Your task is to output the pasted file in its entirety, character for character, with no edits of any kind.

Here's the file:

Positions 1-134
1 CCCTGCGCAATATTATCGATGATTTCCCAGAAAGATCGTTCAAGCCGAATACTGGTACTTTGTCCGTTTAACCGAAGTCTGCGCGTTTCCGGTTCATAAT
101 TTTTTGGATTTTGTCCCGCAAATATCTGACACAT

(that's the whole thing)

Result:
Positions 1-134
1 CCCTGCGCAATATTATCGATGATTTCCCAGAAAGATCGTTCAAGCCGAATACTGGTACTTTGTCCGTTTAACCGAAGTCTGCGCGTTTCCGGTTCATAAT
101 TTTTTGGATTTTGTCCCGCAAATATCTGACACAT